Later I talked with the curator of the Museum of Natural History of Kefalonia & Ithaca, Mrs. Niki Katsouni, who confirmed the existence of flint on the island. The flint’s historical significance has also been revealed by recent archeological research on the island that has uncovered several Paleolithic finds of flint.


Back at the museum, we looked with new appreciation at all the flint specimens and photographed them. The colors of Kefalonian Flint range from cream to pale yellow to reds and orange, bringing to mind petrified wood. Many of our specimens are bright orange-red, some are very translucent, and some are opaque.


We were thrilled to have been able to locate this gem material. Flint is found in many places in the world, and possibly in other places in Greece, but material from the island of Kefalonia is not known to be collected today or utilized in contemporary lapidary or in artistic jewelry. When I came back home to my studio, I carved some of those rough stones, and they became beautiful, unique gems, similar to cornelian. Then I designed and created some artistic jewelry pieces with centerpiece pendants carved in the Kefalonian Flint.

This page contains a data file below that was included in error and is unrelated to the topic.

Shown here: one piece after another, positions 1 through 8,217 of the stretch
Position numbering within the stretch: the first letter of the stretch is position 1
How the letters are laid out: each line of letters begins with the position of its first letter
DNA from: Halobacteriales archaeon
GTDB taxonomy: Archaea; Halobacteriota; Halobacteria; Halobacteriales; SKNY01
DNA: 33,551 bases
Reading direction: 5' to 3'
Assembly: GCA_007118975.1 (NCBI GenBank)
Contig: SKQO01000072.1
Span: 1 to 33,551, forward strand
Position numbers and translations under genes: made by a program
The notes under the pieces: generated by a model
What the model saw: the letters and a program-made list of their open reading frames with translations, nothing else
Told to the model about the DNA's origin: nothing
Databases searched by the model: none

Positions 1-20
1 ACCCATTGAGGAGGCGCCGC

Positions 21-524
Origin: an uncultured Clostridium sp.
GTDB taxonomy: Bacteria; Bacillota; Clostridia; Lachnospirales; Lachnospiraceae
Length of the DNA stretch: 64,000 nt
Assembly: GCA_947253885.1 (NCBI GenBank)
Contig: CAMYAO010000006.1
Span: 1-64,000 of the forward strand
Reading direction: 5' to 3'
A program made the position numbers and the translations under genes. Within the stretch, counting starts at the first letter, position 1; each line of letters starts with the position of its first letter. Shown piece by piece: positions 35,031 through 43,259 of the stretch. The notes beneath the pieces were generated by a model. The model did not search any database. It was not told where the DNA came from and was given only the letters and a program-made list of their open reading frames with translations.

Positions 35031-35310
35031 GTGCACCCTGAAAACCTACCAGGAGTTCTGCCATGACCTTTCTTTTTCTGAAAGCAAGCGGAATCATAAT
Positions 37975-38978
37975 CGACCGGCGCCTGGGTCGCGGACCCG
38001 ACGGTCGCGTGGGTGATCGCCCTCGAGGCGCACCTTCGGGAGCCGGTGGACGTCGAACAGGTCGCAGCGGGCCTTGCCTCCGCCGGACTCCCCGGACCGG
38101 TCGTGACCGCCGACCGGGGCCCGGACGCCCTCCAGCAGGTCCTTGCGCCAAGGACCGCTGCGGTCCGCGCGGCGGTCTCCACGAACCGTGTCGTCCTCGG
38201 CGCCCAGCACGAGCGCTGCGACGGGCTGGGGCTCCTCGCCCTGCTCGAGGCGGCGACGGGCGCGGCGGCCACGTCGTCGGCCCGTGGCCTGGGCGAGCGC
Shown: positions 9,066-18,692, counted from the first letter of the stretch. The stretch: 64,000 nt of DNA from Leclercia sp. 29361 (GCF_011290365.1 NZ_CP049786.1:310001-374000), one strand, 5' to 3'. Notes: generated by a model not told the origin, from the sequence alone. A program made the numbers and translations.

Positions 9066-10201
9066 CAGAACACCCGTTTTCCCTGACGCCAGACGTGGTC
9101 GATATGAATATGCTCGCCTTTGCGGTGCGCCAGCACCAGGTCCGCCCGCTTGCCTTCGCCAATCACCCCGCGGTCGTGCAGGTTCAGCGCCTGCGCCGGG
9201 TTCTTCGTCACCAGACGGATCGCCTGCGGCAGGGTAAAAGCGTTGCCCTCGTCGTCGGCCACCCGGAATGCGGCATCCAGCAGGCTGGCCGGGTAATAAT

During my 30-year plus career in carving gems and creating unique gem sculptures and jewelry, I am always excited to use a new material, especially one that has historic roots. As with all my artwork, I want them to tell a story. This Kefalonian Flint Jewelry Collection tells our rock-hounding story and our warm friendships with other artists on the island. It also pays homage to my paternal grandfather’s island of birth, the island that I have been visiting since I was very young, and now travel from the faraway high deserts of southern Arizona to visit.